Legends - David Rocastle remembered (part 2)
NICK MARSDEN, 30/03/2006
The 1991/92 season was to be Rocastle’s last in an Arsenal shirt. He played 48 matches, and his performances belied the serious problem with his knee that had been diagnosed as degenerative. One of his finest moments came at Old Trafford, on a wet Saturday in October 1991. His team a goal down, Rocastle went on a mazy run which started in his own half and took him through three challenges, before, surrounded by four opponents, he clipped a 25-yard shot over the goalkeeper. A midfield containing the likes of England skipper Bryan Robson simply could not live with him that day. Four months later, David’s final goal for Arsenal came at Highbury in February 1992 – another 1-1 draw against Manchester United, played out before a packed 41,000 crowd. The season ended with a fiery match at home to Southampton, where Rocastle reigned supreme. Southampton’s side declared their intent as an early challenge left Limpar unconscious with a fractured cheekbone, and what followed wasn’t for the fainthearted. “Rocky” stood his ground, fearing no challenge, while his incisive passing carved out chance after chance for Wright and Campbell. Rocastle’s vision, combined with the pace of the Arsenal strikers, tore the Saints defence to shreds, and he left the pitch with the applause of the fans ringing in his ears.
Just two months later, in July 1992, the squad returned for pre-season training. Manager George Graham called to “Rocky” across the London Colney car park, and the two men sat in Graham’s car. The manager explained that he had already purchased one international midfielder that summer in John Jensen, and that another, Geoff Thomas, would be signed later that day from Crystal Palace. Leeds United had made an offer that the Board had reluctantly decided to accept. They believed that his knee condition was worsening and would increasingly restrict his mobility and pace, and Graham observed that he had come back from the summer break still struggling with his weight, as he had been the previous season.
By now, David was in tears, telling Graham that he had no wish to leave Arsenal. Graham was sympathetic, but firmly insistent. The move to Leeds could be a big opportunity, Strachan was near the end of his career, Leeds had just won the championship, there would be more opportunity for him there than at Arsenal. He persuaded Rocastle to travel to Leeds and meet Howard Wilkinson, promising that if he still felt that he did not want to leave Arsenal, he could turn down their offer. Graham has always regarded this as one of the saddest moments of his managerial career. Even when later that day, the anticipated purchase of Thomas did not transpire, Graham recognised the decision to send Rocastle to speak to Leeds could not be undone, and the deal was completed. When he subsequently compiled a video of his greatest-ever Arsenal XI, Rocastle was one of Graham’s team, recognition by the tough Scot, who is steeped in Arsenal history, that “Rocky” prior to his knee injury was one of Arsenal’s giants.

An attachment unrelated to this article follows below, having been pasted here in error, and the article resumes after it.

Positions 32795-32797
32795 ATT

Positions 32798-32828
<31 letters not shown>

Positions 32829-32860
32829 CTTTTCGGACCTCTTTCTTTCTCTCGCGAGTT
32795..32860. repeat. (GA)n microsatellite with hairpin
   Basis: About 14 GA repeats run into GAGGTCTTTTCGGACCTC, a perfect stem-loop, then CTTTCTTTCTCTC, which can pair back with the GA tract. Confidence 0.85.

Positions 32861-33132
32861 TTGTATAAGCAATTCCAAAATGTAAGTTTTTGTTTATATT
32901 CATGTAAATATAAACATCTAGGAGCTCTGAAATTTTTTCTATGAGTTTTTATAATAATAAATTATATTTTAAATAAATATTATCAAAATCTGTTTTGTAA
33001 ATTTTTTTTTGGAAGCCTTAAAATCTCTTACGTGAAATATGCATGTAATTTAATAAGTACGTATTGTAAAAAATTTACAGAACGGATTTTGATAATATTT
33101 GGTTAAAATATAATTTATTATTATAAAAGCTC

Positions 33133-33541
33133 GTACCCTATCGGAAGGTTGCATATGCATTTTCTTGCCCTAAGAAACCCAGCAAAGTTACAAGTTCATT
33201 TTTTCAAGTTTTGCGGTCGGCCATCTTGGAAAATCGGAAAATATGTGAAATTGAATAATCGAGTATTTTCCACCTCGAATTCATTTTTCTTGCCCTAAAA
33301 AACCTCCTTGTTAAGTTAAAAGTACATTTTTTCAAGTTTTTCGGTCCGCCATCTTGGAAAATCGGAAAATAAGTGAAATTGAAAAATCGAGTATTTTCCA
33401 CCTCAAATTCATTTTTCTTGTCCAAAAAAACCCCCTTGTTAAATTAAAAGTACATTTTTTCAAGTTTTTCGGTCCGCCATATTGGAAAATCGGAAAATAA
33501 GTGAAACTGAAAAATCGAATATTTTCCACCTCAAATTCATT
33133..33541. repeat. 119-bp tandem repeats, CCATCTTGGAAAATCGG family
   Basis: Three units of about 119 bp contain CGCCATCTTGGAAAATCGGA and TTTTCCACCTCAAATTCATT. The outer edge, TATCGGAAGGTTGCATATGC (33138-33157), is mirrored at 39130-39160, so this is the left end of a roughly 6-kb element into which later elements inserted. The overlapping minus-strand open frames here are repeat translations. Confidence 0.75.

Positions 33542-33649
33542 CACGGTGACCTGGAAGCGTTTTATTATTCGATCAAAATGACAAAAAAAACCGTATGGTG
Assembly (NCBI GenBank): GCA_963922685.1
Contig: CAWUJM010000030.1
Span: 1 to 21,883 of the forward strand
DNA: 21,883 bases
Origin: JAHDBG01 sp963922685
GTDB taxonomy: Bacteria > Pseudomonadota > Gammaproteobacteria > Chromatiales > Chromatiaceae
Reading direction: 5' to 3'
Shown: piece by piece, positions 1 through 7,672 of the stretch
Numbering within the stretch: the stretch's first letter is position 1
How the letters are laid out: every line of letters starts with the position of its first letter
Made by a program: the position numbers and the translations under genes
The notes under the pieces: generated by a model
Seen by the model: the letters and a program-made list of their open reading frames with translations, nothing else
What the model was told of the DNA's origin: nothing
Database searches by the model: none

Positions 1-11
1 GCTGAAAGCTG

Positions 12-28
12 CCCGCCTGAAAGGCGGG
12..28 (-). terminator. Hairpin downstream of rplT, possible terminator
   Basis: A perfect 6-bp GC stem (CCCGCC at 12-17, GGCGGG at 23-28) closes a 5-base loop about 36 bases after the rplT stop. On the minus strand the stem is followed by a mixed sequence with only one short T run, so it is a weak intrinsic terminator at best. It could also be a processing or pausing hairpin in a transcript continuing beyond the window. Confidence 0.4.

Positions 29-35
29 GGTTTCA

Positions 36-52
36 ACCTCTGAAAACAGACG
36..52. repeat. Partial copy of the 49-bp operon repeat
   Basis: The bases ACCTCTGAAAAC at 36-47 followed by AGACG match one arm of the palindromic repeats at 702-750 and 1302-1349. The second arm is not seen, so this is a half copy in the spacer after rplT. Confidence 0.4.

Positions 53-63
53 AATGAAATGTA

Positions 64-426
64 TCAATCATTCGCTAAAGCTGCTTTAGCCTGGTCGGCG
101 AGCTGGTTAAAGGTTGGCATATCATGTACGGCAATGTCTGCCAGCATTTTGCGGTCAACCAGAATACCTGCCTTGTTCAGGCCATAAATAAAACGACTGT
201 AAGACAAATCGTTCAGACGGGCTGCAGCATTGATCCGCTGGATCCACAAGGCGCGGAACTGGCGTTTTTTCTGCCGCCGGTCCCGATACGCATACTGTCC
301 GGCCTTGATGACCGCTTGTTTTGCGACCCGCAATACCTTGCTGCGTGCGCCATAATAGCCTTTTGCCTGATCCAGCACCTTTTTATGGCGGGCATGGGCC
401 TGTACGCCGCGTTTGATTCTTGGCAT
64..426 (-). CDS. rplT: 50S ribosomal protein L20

By the time David arrived in Yorkshire, he had recovered from the initial shock, and virtually accepted that his playing future could not be at a club that wanted to sell him. One of the first people to greet him was his former team mate John Lukic, who reassured him that there was life beyond Arsenal, and that he could have a long and happy future at Leeds. Graham had in fairness warned his friend Wilkinson about Rocastle’s knee problem and privately doubted whether he would pass the medical. Leeds manager Wilkinson was convinced by the results of medical tests that “Rocky” could cope, and so he signed him. By his own high standards, Rocastle’s sixteen months at Leeds were disappointing. In part, his low number of appearances was due to the longevity of Gordon Strachan, but former Arsenal team mate and childhood friend Paul Davis believes that “Rocky” struggled to come to terms with his shock and sadness at his departure from Arsenal.
Despite being a popular figure with the Leeds crowd, he was sold to Manchester City in December 1993. The City supporters still recall his part in their goal of the season when, surrounded by three Ipswich players, he rolled the ball under his foot, and in one movement swivelled clear of them all as though he had glued it to his boot. Moving into clear space, he struck a pinpoint cross which was finished gleefully by Carl Griffiths. His mobility, or rather, the lack of it, was however becoming an increasing noticeable problem, as was the way his contribution faded during the game, as his knee began to swell. By the time “Rocky” arrived at Chelsea from Man City just eight months later in August 1994, his knee problem was common knowledge in the game, but Chelsea manager Glenn Hoddle took the view that 60 minutes of Rocastle was worth 90 minutes of many other players – hence he started regularly, but was substituted in 2/3rds of the 36 games he played that first season.
His experience proved invaluable throughout a European Cup Winners Cup run which ended at the semi-final stage. His performance in midfield on a memorable night when a 1-0 deficit against FC Bruges was overturned to send Chelsea through to the final four was probably his finest hour for them (he was inevitably substituted with 30 minutes to go). Sadly, the toll of the injury grew worse and despite spending a further three seasons on the club's payroll until his contract expired in the summer of 1998, he played just one more game for Chelsea in October 1995. Rocastle was loaned out to Norwich City and in 1997-98 he had a brief spell on loan to Hull City, but nothing came of either loan, or a summer trial at Aberdeen. On each occasion David ended up back in the Stamford Bridge reserve team.
On completing his contract with Chelsea in 1998, Rocastle joined Premier One side Sabah in Malaysia. Living on the island of Borneo with his young family, David was the ideal foreign signing – a true ambassador, down-to-earth, a team player, but nevertheless, as far as the Sabah fans were concerned, a world-famous player from the Premiership. Joining mid-season in 1998, Rocastle helped Sabah reach the 1998 Malaysian FA Cup Final, losing to Johor by a single dubious goal, and also the semi-finals of the Malaysian League Cup. The 1999 season saw Sabah finish a satisfying fourth in Premier One, reaching the semi-finals of the Malaysian FA Cup and the Final of the 1999 President Cup, which proved to be David’s last competitive match. He returned to the UK at the end of the 1999 Malaysian playing season, and announced his retirement.